Research Output

Comparison of human and machine recognition of everyday human actions.

  The research presented here makes a contribution to the understanding of the recognition of biological motion by comparing human recognition of a set of everyday gestures and motions with machine interpretation of the same dataset. Our reasoning is that analysis of any differences and/or correlations between the two could reveal insights into how humans themselves perceive motion and hint at the most important cues that artificial classifiers should be using to perform such a task. We captured biological motion data from human participants engaged in a number of everyday activities, such as walking, running and waving, and then built two artificial classifiers (a Finite State Machine and a multi-layer perceptron artificial neural network, ANN) which were capable of discriminating between activities. We then compared the accuracy of these classifiers with the abilities of a group of human observers to interpret the same activities when they were presented as moving light displays (MLDs). Our results suggest that machine recognition with ANNs is not only comparable to human levels of recognition but can exceed it in some instances.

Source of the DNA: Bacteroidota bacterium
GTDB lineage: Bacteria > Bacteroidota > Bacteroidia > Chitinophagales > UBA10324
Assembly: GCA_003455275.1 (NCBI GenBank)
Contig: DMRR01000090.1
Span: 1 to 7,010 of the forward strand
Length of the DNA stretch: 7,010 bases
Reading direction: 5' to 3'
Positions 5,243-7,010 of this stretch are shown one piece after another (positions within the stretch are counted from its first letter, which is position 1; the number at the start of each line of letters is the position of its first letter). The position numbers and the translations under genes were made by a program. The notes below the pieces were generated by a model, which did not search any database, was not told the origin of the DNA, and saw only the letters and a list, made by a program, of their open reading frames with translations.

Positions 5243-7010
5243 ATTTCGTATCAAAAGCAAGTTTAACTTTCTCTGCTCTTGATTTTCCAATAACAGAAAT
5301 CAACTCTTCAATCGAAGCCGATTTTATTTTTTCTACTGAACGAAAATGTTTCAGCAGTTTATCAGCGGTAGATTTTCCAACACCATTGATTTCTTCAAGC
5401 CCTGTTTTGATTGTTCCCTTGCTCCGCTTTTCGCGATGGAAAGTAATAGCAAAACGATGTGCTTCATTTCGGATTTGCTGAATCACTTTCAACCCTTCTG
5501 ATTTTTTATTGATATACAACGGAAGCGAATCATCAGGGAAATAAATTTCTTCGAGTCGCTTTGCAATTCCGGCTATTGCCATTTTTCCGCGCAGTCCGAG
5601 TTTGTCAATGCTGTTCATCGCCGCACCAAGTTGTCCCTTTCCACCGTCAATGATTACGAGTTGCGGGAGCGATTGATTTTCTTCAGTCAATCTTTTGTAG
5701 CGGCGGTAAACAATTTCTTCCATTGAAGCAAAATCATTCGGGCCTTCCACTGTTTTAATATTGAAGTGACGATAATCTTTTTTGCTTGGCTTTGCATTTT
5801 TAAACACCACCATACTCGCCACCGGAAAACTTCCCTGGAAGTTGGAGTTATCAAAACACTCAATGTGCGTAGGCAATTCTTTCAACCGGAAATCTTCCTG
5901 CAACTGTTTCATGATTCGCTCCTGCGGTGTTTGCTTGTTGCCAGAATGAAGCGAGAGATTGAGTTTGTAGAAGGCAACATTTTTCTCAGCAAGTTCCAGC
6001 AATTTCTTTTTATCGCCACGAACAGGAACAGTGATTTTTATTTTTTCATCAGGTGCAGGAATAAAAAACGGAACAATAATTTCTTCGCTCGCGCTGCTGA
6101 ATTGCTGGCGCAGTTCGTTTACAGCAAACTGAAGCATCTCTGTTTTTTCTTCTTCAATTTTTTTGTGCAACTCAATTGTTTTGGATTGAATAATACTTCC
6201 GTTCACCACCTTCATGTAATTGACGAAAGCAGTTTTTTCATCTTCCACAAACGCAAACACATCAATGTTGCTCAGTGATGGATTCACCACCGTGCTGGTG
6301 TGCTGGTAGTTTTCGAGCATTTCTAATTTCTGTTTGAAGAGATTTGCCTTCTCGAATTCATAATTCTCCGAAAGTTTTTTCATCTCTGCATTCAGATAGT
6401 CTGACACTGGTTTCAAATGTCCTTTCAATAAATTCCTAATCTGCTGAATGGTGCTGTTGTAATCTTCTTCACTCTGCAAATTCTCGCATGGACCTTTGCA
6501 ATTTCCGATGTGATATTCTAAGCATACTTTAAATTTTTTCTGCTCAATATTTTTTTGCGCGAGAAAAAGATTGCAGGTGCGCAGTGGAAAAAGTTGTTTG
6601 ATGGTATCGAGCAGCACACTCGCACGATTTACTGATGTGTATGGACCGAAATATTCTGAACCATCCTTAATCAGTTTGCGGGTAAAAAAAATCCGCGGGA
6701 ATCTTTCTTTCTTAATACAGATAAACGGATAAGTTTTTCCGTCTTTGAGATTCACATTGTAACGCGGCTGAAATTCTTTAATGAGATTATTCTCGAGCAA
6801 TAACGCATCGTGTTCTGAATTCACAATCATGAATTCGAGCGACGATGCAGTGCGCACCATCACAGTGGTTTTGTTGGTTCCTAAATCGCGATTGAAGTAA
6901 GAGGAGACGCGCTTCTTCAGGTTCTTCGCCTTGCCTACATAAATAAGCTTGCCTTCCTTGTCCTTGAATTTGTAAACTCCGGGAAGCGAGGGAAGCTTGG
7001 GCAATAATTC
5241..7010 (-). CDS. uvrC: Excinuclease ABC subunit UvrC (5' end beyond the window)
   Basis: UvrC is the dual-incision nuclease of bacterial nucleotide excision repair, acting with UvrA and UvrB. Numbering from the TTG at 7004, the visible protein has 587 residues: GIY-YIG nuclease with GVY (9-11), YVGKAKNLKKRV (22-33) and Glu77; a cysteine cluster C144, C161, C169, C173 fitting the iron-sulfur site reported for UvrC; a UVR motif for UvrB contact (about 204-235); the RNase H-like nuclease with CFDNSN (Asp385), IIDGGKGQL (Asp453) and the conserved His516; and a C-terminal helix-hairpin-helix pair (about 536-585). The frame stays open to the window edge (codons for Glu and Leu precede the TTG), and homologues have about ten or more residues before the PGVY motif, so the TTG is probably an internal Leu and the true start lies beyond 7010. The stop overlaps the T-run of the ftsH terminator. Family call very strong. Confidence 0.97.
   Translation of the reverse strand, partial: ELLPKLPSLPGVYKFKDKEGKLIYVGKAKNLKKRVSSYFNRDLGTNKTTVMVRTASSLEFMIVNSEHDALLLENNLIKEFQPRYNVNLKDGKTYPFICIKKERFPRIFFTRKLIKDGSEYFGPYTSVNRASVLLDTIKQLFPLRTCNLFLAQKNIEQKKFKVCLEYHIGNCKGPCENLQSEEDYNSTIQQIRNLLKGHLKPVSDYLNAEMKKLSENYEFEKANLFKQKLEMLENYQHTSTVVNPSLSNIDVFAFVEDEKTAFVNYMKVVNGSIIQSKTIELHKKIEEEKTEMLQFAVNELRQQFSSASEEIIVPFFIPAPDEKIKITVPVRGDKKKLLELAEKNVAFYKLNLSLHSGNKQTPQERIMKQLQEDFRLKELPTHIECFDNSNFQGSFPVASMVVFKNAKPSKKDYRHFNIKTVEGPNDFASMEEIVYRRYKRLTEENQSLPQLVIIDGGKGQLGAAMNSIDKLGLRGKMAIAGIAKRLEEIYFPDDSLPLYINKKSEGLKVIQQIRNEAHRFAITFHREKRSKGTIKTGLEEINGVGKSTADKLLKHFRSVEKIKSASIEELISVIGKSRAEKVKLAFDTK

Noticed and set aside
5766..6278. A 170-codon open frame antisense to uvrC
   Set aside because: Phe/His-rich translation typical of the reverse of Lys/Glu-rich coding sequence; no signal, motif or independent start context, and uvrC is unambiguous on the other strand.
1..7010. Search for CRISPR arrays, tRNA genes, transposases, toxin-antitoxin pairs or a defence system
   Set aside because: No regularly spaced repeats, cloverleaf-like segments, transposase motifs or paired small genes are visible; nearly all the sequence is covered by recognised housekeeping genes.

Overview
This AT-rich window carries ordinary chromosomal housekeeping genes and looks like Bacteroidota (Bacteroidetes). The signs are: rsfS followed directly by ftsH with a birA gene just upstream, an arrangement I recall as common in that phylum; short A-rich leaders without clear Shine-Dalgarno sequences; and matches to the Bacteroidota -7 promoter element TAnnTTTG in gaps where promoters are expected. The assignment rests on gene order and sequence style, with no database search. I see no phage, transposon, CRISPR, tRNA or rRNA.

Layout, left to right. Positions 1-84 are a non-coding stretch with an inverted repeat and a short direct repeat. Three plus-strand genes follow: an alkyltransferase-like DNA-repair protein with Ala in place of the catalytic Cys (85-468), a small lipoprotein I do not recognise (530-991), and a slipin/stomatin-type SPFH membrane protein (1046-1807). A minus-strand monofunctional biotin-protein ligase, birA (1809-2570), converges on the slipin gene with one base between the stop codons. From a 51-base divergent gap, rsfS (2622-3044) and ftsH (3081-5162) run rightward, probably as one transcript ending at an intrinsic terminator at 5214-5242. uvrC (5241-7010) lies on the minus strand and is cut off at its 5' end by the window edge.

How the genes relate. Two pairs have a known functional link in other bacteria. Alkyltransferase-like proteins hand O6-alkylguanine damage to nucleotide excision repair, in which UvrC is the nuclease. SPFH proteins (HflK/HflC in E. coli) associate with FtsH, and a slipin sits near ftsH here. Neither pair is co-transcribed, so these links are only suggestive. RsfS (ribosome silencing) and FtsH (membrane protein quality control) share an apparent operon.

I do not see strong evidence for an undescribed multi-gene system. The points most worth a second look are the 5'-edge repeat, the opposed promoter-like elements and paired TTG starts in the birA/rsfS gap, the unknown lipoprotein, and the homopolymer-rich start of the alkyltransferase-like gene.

• Type:

    Book Chapter

  • Date:

    30 November 2006

  • Publication Status:


  • Publisher

    Springer Berlin / Heidelberg

  • DOI:


  • Library of Congress:

    QA75 Electronic computers. Computer science

  • Dewey Decimal Classification:

    004 Data processing & computer science


Jones, T., Lawson, S., Benyon, D. & Armitage, A. (2006). Comparison of human and machine recognition of everyday human actions. In Digital Human Modeling, 120-129. Springer Berlin / Heidelberg. doi:10.1007/978-3-540-73321-8_14. ISBN 978-3-540-73318-8



Neural network; finite state machine; moving light display; human biological motion;

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